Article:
ESG is not another social media acronym or youth phone slang. It stands for Environmental, Social and Governance and if you as a marketer or agency don’t speak, or even better do ESG, your brand is at risk.
Compared to the early days of digital, it’s not just about conversation rates or engagement; when you get sustainability wrong, you jeopardies your brand and its legacy as people turn against it and scream “Greenwashing!”. There’s a real lack of knowledge and education in the industry and this shows in how most brands engage people around ESG.
Yes, people want to know where their food comes from, what the packaging is made of, or how you treat your workers, but wallpapering your communication with Fairtrade labels, beautiful corn field pictures, or way-too-happy farmers won’t be your lifebuoy.
Don’t get lost in the industry jungle
Worst part is, within the same industry you often find the same environmental or social challenges, yet the industry players line-up in a shouting competition for attention around those same issues. Take two banks and their purpose statements, a global, HSBC and one Scandinavian, Nordea.
“HSBC: We aim to be where the growth is, connecting customers to opportunities, enabling businesses to thrive and economies to prosper, and ultimately helping people to fulfil their hopes and realise their ambitions.”
“At Nordea, we always strive towards delivering great customer experiences and making it possible for you to fulfil your goals and dreams.”
E: Embrace different stories
Sounds the same, right? Dare to stand out. Take a different path and focus on the unexpected. Your social listening or your impact assessment folks give you no (original) answers. When the men’s fragrance brand Lynx in the UK wanted to engage young men, they didn’t take the usual ESG route and pick the topic of the day. They chose to focus on something new and interesting; the biggest killer of young men in the UK. It’s sadly male youth suicide. The campaign “Bigger Issues” created nationwide attention and, for a brand like Lynx, it delivered a provocative, stand-out campaign that their target group loved, while it potentially saved lives. Secondly, the campaign was on brand. Lynx used to be a sexist brand appealing to young men – it had an edge. The “Bigger Issues” campaign was bold and shows that just because it’s #goodvertising, it doesn’t need to be boring. Think like a documentary film maker or an investigative journalist; discover those new, untold stories.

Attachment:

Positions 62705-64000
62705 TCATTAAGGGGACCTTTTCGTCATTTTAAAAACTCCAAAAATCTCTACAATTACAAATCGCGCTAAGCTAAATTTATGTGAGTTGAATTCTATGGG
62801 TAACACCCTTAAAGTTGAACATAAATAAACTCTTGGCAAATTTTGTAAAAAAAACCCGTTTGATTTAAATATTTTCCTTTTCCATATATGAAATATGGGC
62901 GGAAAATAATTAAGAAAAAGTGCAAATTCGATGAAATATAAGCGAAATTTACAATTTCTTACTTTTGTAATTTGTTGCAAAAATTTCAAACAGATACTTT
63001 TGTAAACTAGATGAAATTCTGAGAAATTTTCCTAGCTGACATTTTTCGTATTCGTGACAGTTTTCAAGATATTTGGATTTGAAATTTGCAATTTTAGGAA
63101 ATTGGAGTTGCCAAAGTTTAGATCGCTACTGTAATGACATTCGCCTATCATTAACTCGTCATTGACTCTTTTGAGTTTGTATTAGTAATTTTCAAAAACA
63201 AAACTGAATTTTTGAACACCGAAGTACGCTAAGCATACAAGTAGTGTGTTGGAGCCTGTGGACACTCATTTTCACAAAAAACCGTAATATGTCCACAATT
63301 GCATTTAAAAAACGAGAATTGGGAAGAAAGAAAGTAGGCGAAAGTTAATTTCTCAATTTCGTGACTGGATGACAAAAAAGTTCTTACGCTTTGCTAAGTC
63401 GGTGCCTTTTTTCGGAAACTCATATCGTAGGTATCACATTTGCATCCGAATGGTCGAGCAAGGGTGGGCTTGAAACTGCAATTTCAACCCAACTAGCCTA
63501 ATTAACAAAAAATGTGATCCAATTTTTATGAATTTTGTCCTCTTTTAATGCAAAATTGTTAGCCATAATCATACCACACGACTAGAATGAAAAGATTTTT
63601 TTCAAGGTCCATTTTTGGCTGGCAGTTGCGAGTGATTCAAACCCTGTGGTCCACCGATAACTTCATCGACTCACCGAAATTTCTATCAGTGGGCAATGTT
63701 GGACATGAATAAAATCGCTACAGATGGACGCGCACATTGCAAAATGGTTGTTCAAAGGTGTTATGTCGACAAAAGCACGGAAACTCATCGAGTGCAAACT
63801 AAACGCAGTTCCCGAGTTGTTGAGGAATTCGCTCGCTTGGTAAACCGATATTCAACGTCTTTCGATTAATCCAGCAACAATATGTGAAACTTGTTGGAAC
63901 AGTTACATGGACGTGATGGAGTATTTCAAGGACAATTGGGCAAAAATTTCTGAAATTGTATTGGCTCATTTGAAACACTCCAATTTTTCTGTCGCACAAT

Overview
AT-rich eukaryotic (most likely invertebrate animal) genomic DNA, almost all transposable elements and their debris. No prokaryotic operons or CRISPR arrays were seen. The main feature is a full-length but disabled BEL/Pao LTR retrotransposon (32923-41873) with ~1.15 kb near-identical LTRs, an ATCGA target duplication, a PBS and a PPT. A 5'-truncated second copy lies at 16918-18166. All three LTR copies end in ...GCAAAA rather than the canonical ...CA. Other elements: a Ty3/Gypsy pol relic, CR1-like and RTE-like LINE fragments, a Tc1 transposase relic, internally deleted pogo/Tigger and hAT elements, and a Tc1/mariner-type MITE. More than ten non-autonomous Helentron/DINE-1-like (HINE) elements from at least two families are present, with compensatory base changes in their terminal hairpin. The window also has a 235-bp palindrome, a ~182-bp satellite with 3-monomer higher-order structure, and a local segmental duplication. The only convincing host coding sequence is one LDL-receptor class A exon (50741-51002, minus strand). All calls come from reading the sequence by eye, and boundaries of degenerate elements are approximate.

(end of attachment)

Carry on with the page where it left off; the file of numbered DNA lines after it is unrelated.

S: Stay sassy and interesting!
Research from GfK like the “Purpose Impact Monitor” and Ipsos’ “Get real, Get creative” find that your run-of-the-mill ESG ads aren’t as effective as traditional advertising, unless you take a more creative approach or your brand has an established legacy for doing good. Let me give you an example from an over-communicated space: food waste. Even though this is an older campaign, it’s still a campaign that gives your creative bang for your bucks. The French supermarket chain Intermaché chose to combat food waste with a highly involving campaign, “The Ugly Fruits and Vegetables”. Their print ads, in-store activities and products featured discarded food that didn’t live up to the standards, sold at a price people could afford. One of the print ads depicting a carrot with two roots read: “An ugly carrot in a soup, who cares?”. The campaign add feelings to food waste and you sincerely cared for that ugly carrot. Even though the campaign originated in France it has been widely copied across markets with similar success. Dare to be make your ESG communication damn interesting.
G: Go for synergies
When you’re a big multinational, you won’t beat the challenger brands on adapting faster but you can win on sheer size. How can you use synergy across your brand portfolio to really ramp up impact? Often the ESG agenda is tackled on a brand level and can even sometimes cannibalise or compete for attention on issues (e.g. responsible drinking or packaging waste). Another approach would be to look at a more synergistic approach like when, for example, Pernod Ricard committed to responsible drinking campaigns across brands and commit the shared budgets to make it happen. Or when Heineken highlighted its commitment to renewable energy by installing a solar-powered billboard at Brazil’s “Rock in Rio” festival that cools beer at a local bar. The text on the billboard informs viewers: “This billboard is cooling your Heineken. Cheers.” But this is not your traditional one-off stunt, it’s part of Heineken’s bigger commitment to supply energy to 50 per cent of its partner bars in Brazilian capitals by 2030. If you want to succeed in the ESG space, you must think outside the box.
Embrace different stories
Stay sassy and interesting
Go for synergies
By Thomas Kolster, marketing activist, author and speaker, Mr Goodvertising